Anybody paying attention knew the race for an Illinois Supreme Court seat from deep southern Illinois would get nasty.
But whoever thought that a gun-toting, tough-talking Judge Judy would challenge her mangy polecat of an opponent to slap leather?
That’s what’s happening in the 37-county Fifth Judicial Circuit, where Appellate Justice Judy Cates has told her opponent, Justice David Overstreet, that the race isn’t big enough for the two of them.
“I have challenged Overstreet to a shootout, but he refuses to meet me at the gun range or even show that he has an FOID (Firearm Owner’s Identification Card),” Cates said.
The invitation to gun play follows charges last week by Cates’ trial-lawyer supporters that Overstreet is sympathetic to child molesters.
And people thought the Third Circuit free-for-all over Justice Thomas Kilbride’s retention bid was nasty?
Actually, it is nasty. But the Cates-Overstreet competition has morphed into a replay of the epic 2004 Supreme Court contest between Democrat Gordon Maag and Republican Lloyd Karmeier.
Karmeier won that battle, which at the time was the most expensive judicial campaign in American history.
Now that Karmeier is retiring, Cates and Overstreet are replaying the prior unpleasantness.
Judging from the tactics used in prior campaigns, Cates’ recent attacks suggest her campaign managers fear they are trailing and need to score points with attention-getting personal attacks.
The Cates’ campaign foreshadowed the escalation last week when a trial-lawyer-
backed campaign committee ran an online ad in The Southern Illinoisan that chastised Overstreet for releasing a child sex offender so that individual could “sexually assault children again.”
“What kind of judge releases child rapists? … What kind of person votes for a judge like that?” asked the Clean Courts Committee.
The ad refers to a unanimous June 22 decision in which a three-judge appellate panel unanimously overturned the conviction of Jerad W. Peoples because Peoples was improperly tried in absentia.
At the time of the trial, Peoples was hospitalized. The appeals court characterized Marion County Circuit Judge Mark Stedelin’s decision to proceed as a reversible error.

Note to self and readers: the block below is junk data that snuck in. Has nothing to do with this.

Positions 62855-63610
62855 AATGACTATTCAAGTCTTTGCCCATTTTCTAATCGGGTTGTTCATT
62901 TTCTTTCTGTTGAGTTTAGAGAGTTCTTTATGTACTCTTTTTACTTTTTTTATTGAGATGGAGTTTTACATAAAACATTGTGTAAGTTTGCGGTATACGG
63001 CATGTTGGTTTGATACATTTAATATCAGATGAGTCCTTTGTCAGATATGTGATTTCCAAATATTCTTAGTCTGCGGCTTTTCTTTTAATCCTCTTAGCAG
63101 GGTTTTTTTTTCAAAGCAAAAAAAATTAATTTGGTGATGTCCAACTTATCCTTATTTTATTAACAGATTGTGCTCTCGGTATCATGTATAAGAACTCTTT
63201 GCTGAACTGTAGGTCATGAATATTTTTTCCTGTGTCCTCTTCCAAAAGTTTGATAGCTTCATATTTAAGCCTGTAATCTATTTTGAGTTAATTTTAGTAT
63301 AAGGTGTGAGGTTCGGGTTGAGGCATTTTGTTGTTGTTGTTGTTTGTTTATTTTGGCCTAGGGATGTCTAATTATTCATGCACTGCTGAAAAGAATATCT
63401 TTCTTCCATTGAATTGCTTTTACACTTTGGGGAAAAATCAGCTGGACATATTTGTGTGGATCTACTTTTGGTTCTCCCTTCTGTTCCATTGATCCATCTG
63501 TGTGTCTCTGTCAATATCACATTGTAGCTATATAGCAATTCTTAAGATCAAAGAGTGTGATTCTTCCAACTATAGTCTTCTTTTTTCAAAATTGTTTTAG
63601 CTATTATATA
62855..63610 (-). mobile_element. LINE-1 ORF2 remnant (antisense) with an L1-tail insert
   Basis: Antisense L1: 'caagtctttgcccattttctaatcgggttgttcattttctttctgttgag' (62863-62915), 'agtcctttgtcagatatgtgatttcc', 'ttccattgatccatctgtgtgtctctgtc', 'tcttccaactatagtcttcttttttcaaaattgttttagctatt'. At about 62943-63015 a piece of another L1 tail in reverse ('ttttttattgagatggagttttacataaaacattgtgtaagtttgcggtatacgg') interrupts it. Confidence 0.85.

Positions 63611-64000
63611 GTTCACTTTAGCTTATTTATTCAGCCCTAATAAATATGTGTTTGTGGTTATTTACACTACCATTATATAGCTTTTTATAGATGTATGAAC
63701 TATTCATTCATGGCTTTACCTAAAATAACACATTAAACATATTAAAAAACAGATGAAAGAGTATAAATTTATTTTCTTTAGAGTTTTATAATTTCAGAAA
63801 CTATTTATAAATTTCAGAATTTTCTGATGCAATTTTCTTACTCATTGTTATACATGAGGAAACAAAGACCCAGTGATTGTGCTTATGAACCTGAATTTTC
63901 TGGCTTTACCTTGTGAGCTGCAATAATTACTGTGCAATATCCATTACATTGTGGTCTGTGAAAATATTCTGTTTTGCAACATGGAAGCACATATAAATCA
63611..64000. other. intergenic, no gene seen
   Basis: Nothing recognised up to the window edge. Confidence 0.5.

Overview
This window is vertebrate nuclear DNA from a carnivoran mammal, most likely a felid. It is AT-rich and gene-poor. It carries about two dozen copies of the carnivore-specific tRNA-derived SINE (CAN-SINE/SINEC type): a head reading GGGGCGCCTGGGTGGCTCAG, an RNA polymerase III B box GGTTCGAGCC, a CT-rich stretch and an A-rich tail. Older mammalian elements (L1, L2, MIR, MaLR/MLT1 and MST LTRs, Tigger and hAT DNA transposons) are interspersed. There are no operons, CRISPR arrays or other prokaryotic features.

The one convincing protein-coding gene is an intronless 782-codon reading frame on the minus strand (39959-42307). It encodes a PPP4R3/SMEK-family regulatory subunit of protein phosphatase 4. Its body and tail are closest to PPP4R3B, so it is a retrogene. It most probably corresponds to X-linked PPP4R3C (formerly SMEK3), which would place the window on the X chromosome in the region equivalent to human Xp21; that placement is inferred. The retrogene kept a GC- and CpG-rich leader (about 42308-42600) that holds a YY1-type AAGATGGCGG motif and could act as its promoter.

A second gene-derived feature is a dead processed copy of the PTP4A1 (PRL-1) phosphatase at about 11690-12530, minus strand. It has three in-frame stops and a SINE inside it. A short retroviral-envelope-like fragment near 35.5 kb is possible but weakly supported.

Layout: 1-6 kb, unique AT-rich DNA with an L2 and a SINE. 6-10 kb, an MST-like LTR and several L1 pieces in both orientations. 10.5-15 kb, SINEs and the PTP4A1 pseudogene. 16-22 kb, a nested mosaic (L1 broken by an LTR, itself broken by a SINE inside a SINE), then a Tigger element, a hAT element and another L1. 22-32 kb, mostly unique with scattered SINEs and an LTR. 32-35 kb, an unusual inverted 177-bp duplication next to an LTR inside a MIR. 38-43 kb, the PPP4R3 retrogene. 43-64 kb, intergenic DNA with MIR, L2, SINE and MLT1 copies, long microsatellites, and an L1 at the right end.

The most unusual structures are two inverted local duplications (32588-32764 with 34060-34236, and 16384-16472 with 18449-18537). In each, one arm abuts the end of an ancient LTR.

Their decision, written by Justice Milton Wharton, stated “the trial court’s decision to proceed to trial in absentia without conducting an adequate inquiry into evidence that the defendant was hospitalized constituted an abuse of discretion.”
The justices said Peoples’ “hospital medical records support the existence of pre-existing and acute psychiatric diagnoses coupled with acute acetaminophen overdose.”
Peoples “presented sufficient information supporting his claim that his absence was not willful,” Wharton wrote.
Wharton was joined in the decision by Justices John Barberis and Overstreet. They are among Cates’ colleagues in the seven-justice Fifth Circuit.
Criminal defendants can be tried in absentia. But that involves instances where defendants refuse to show up, not when they are physically unable to be present.
No one familiar with the
details will hold it against Overstreet for joining in a decision that is clearly legally correct. Instead, they will blame the
trial judge for making an obvious error.
However, the Cates/Overstreet race is not about law, but about winning an election. Laymen do not understand the ins and outs of the law, but they understand — and do not like — child molesters.
The effort to caricature the 54-year-old Overstreet as sympathetic to child molesters is intended to strike a nerve in casual voters.
While the text of the original advertisement was ferociously aggressive, its online presentation was fairly low-key. But Cates’ supporters must think the ad has political traction because Cates is using the issue to personally attack Overstreet.
“David Overstreet sits silent, hoping the people of Southern Illinois do not demand an explanation for why he agreed to release a child molester who is now walking our streets,” she said.
The 68-year-old Cates, a veteran lawyer and judge, did not address the legal issues in the Peoples’ case or the fact that he joined two other justices in reaching the unanimous decision. Instead, she repeatedly excoriated him for having “released a child molester.”
Hardball tactics in judicial races by trial lawyers are standard procedure.
In 2014, trial lawyers tried to defeat Karmeier’s retention bid for a second term, launching a last-minute negative- advertising blitz designed to deny him the minimum 60 percent support required to win another term.
Karmeier barely survived, receiving slightly more than 60 percent.
While the politics play out, the Peoples case is pending in Marion County. The appellate court sent the case back for retrial, and Peoples has been released on bond.
via “Illinois Politics” – Google News https://ift.tt/2DKMb2N
October 21, 2020 at 05:14PM